Mental health (MH) treatment is one of the most prevalent, costly conditions for the Veterans Health Administration. Logistical and sociocultural barriers limit access to MH care for rural patients needing treatment. VA Video, which enables the connection between a VA provider and a Veteran over videoconferencing technology in their home or other remote, secure location, effectively increases Veterans’ access to care, especially delivery of MH care. Disseminating telehealth in a complex healthcare system such as the VA is challenging, and development of specific implementation strategies is necessary to overcome the difficulty of bringing evidence-based treatments and new technologies that support patient care into standard practice. The overall goal of this project was to implement a VA Video to Home program to increase access to mental health care for under served rural Veterans seeking care at the Jackson, Mississippi VA and its associated community-based outpatient clinics (CBOCs).
This project was guided by the Promoting Action on Research Implementation in Health Services (PARIHS) framework and employed Implementation Facilitation (IF) strategies to establish a sustainable, effective home telehealth service designed to deliver EBPs, specifically to rural Veterans. The project was conducted at a VA medical center in the South Central United States, which serves a large proportion of rural Veterans. To evaluate the effectiveness of our implementation intervention, we collected patient encounter and demographics data from the national telehealth database. We calculated the slopes to capture the growth over time for the site receiving the implementation intervention and compared it to the national average.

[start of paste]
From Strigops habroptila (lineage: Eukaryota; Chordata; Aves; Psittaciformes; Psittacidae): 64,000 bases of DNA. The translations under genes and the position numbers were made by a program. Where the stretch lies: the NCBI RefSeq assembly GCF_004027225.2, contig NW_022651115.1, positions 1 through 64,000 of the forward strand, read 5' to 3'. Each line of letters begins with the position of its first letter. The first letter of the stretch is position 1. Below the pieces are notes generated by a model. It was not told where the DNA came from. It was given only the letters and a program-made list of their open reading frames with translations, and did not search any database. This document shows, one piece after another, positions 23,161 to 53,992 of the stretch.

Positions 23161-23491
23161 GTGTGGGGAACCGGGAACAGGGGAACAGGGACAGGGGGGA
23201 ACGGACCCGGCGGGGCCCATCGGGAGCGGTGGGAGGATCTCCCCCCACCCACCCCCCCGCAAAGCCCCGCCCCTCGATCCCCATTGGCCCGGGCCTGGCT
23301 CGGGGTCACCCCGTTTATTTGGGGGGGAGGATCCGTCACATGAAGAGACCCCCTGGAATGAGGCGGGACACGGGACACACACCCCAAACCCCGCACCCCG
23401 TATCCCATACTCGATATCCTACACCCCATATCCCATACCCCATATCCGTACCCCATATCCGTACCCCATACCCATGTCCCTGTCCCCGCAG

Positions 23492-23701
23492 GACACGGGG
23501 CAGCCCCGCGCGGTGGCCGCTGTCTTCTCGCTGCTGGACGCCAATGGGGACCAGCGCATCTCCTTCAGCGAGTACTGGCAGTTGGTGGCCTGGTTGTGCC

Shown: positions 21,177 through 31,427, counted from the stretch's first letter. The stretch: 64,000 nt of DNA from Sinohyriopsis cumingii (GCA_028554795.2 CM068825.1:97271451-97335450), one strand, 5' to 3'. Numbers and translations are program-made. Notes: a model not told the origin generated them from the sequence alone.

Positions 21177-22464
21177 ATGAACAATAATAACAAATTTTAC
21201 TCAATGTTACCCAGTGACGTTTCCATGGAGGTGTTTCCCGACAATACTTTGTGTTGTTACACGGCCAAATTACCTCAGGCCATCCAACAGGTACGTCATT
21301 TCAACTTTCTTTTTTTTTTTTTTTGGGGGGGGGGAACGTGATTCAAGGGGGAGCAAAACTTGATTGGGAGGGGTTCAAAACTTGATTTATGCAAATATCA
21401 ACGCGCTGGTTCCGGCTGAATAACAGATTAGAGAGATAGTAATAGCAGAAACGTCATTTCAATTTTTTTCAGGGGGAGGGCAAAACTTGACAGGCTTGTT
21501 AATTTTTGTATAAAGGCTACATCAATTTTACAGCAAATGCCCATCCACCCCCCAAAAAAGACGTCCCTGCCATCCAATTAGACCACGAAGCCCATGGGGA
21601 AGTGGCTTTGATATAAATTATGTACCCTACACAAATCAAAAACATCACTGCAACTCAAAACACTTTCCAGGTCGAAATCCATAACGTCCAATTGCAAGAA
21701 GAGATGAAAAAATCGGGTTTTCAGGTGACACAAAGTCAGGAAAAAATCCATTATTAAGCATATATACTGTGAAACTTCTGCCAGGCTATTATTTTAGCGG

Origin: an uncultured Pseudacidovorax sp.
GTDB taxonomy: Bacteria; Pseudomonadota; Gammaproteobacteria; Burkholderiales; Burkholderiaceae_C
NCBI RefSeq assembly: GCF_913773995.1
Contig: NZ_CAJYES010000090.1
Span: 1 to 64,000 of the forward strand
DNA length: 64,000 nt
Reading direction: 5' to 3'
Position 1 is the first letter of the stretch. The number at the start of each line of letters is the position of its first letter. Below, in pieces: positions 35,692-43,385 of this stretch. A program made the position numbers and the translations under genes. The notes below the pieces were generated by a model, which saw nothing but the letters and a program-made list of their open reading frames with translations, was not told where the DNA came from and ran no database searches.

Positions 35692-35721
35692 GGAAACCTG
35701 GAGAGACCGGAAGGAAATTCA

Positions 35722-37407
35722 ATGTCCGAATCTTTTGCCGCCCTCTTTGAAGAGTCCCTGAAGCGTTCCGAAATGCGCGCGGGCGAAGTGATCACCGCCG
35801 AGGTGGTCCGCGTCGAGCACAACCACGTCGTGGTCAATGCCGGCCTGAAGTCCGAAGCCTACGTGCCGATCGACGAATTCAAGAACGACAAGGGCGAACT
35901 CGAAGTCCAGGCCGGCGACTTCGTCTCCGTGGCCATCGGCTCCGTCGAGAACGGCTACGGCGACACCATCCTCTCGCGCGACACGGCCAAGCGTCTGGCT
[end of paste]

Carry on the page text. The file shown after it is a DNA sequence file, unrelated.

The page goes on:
Over an 18-month period, a robust video telehealth into the home service was established to provide greater access to EBPs, including Cognitive Processing Therapy, Prolonged Exposure therapy, Interpersonal Therapy, and Cognitive-Behavioral Therapy for depression, anxiety, and insomnia are among the evidence-based psychotherapies being conducted via VA Video. Eighty-seven Veterans (85% rural) received mental health treatment via VA Video for nearly 500 visits. We were able to reach a diverse population, including women (29%), a broad range of ages (21-72) and more than 50% ethnic minority Veterans. Compared to national average, the growth in VA Video to the Home visits was 5-times greater (p < .0001).
To our knowledge, this is the first prospective study of facilitation as an implementation strategy for telehealth into the home. Our findings suggest that implementation facilitation is an effective and acceptable strategy to support providers as they establish clinics and make complex practice changes, such as implementing video telehealth to deliver psychotherapy.
Baylor College of Medicine
Jan Lindsay, PhD is an Assistant Professor at Baylor College of Medicine and a Clinical Research Psychologist at the Michael E. DeBakey VA Medical Center in Houston. She is also an Investigator at the SC MIRECC and Houston's HSR&D Center of Innovation. Dr. Lindsay focuses on the implementation of telehealth to increase access to evidence-based behavioral health treatments. Her research and clinical work leverages innovative technologies to improve effectiveness of mental health treatment, specifically video telehealth, web-based programs, and mobile applications.
Saturday, April 22
9:00 AM – 12:00 PM
Sunday, April 23
10:15 AM – 10:34 AM